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Chorizo

Chorizo - Enrique Tomás glossary

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One of the most popular Spanish sausages at international level, although each country has its own tradition when it comes to making chorizo, Spanish chorizos are the most popular, used to eat alone, to prepare stews and much more. For its preparation, pork meat and bacon, paprika, garlic, salt and tradition are needed. Although its elaboration seems to have no secrets, like any artisan process, tradition has a lot to do with it. And for the moment what we positively know, is that in a good sausage table can not miss a portion of sliced chorizo… everyone will thank you!

What is chorizo?

According to the dictionary of the Royal Spanish Academy, chorizo is a “short piece of meat gut, usually pork, minced and marinated, which cures in smoke”. But this concept is not enough to explain the wonder of Spanish chorizo. So, let’s start by explaining that the main ingredients of any chorizo are pork and bacon, paprika, garlic and salt. Paprika being the key ingredient in the preparation of this magnificent sausage.

Before the arrival of paprika in Europe, the sausages were white or black, if there was any blood among their ingredients. Yet, the arrival of this spice from the Americas changed everything. As for the recipes, as in most traditional dishes, there is no original recipe as they were passed down from generation to generation and each family had its own. However, the process was the same, just after the slaughter the meat was selected, seasoned and after a short rest were stuffed into the animal’s guts and finally hung in the cellars and let them cure. The chorizo, once cured (air dried or smoked) was kept in containers made of clay until it was consumed.

Nowadays, traditional and artisan production is highly valued, procedures that make it possible to taste high quality products such as Iberico de Bellota products. This type of product is left to marinate for at least 24 hours and then stuffed and cured for 3 months.

Types of chorizo

Although the ingredients are always the same, there are many types of chorizo. In order not to go on too long we are going to talk alone about pork chorizos and classify them according to three main areas: type of meat, processing area and shape.

Depending on the type of meat

  • Traditional: Made with non-Iberian white pork meat.
  • Iberian: Made with Iberian pork, fed with feed, with a purity of breed of more than 50%.
  • Iberico Bellota (Acorn-fed Iberian): Made with Iberian pork with a purity of more than 50% and unlike the previous type of chorizo, pigs destined to produce acorn-fed Iberian chorizo have enjoyed a period of freedom in the pastureland during the montanera, feeding on acorns and wild herbs.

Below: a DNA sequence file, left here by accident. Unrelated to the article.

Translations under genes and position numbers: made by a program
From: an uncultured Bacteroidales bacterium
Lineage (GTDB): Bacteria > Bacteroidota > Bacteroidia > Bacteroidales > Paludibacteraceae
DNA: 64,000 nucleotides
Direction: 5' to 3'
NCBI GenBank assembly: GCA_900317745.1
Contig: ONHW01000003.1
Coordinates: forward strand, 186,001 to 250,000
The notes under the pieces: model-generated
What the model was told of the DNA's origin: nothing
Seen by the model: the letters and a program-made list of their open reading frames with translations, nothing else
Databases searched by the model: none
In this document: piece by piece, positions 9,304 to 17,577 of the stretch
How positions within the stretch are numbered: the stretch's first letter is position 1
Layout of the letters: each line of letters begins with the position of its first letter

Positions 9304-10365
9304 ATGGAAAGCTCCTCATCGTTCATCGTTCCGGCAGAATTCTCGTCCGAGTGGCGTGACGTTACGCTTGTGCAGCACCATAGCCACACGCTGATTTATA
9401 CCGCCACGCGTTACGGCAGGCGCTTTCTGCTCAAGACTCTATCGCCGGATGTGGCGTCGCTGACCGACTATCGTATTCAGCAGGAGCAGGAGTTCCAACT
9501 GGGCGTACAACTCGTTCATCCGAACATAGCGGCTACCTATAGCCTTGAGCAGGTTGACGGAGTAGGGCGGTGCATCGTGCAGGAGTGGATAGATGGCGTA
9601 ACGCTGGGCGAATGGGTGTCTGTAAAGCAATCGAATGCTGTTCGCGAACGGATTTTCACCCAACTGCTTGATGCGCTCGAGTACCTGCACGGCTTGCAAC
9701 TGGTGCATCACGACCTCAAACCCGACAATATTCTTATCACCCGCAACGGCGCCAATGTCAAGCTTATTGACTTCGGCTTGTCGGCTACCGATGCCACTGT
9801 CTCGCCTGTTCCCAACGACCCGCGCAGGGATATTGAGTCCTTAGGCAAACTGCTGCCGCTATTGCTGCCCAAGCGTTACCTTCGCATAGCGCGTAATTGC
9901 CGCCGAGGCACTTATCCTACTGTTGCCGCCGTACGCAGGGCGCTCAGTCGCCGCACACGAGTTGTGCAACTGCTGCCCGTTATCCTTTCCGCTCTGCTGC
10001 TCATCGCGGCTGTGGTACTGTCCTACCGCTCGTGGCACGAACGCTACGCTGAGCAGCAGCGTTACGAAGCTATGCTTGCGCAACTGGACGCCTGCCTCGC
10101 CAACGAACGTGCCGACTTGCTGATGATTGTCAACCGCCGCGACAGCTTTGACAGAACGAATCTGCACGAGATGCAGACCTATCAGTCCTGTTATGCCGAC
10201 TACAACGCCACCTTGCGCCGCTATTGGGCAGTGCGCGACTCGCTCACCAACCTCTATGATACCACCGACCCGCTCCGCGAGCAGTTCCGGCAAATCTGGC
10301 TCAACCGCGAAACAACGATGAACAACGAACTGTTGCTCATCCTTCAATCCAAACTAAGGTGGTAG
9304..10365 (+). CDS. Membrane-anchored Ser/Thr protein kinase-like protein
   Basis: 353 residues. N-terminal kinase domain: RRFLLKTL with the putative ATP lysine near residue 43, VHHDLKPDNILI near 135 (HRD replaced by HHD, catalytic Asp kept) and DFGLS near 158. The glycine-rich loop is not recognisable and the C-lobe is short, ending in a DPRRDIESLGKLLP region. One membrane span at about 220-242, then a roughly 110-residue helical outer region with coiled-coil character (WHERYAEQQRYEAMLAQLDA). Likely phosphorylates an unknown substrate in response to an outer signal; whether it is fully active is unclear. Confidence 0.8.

As for the production area

  • De León: Smoked and cured in the cold. Its color is dark red with a generally spicy flavor and a characteristic aroma due to the curing process.
  • Galician: This type of chorizo is also smoked, but after drying it is preserved in fat or oil.  Visually it has strings like the “longaniza” and can be eaten raw, cooked, fried or roasted.
  • Extremeño: In Extremadura, apart from the traditional chorizos, a very typical one called Patatera Extremadura is produced, which although it is a black sausage “morcilla ” type, its appearance and flavour clearly resemble chorizo.
  • From Pamplona: Chorizo produced in Navarra is undoubtedly one of the most famous and, in addition to the traditional ingredients, beef is used to make it. For this type of chorizo, fat gut is used and its colour is notable for being between red and orange.
  • Riojan (from Rioja): The chorizo produced in the area of La Rioja is protected by a PGI. This sausage is usually horseshoe-shaped and its most obvious characteristic is its intense and balanced aroma.
    From Salamanca: Just as the Salamanca ham is one of the best known acorn-fed Iberian ham, so is the Salamanca acorn-fed Iberian chorizo.
  • De Cantimpalos: One of the most famous products of the whole region of Segovia. This sausage is made using fatty pork meat and, in addition to the basic ingredients, may contain oregano.
  • From Cantabria: The best known of Cantabria is that of Potes. It is prepared with lean pork, bacon, salt, salt, pepper, paprika, garlic, oregano and thyme and what makes it special is its natural curing and smoking for 25 days.
  • Canary Islands: Unlike the rest of the Spanish chorizos, the Canary Islands chorizo is made with soft paste, which makes it a perfect product for spreading.

According to its shape

  • Horseshoe: It is a single piece tied with a rope at both ends forming a horseshoe. Also known as a string. The vela chorizo can also be stapled into several portions.
  • Vela (Candle): Straight with a narrow caliber and about 40 cm. long. Its main characteristic is the long, narrow shape similar to that of a candle.
  • Cular: The term cular is used for several Iberian sausages with a calibre of more than 38 mm. The cylindrical shape of these pieces is usually irregular due to the use of natural casings.

Now that you know so much about this famous sausage, all you have to do is go to the practical part and enjoy the best Enrique Tomás products.

Sliced chorizo
Buy Sliced Iberian Chorizo-Sachet 80 gr
Chorizo de Bellota 100% Ibérico Salamanca
Buy Sliced Bellota Chorizo from Salamanca
Chorizo de Bellota 100% Ibérico Huelva
Buy Sliced Bellotta Chorizo from Huelva

 

Summary
Chorizo
Article Name
Chorizo
Description
Description of the word chorizo, its history and its use in gastronomy in Enrique Tomás' Glossary of World Ham Terms.
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Otros idiomas: Español Français Deutsch Italiano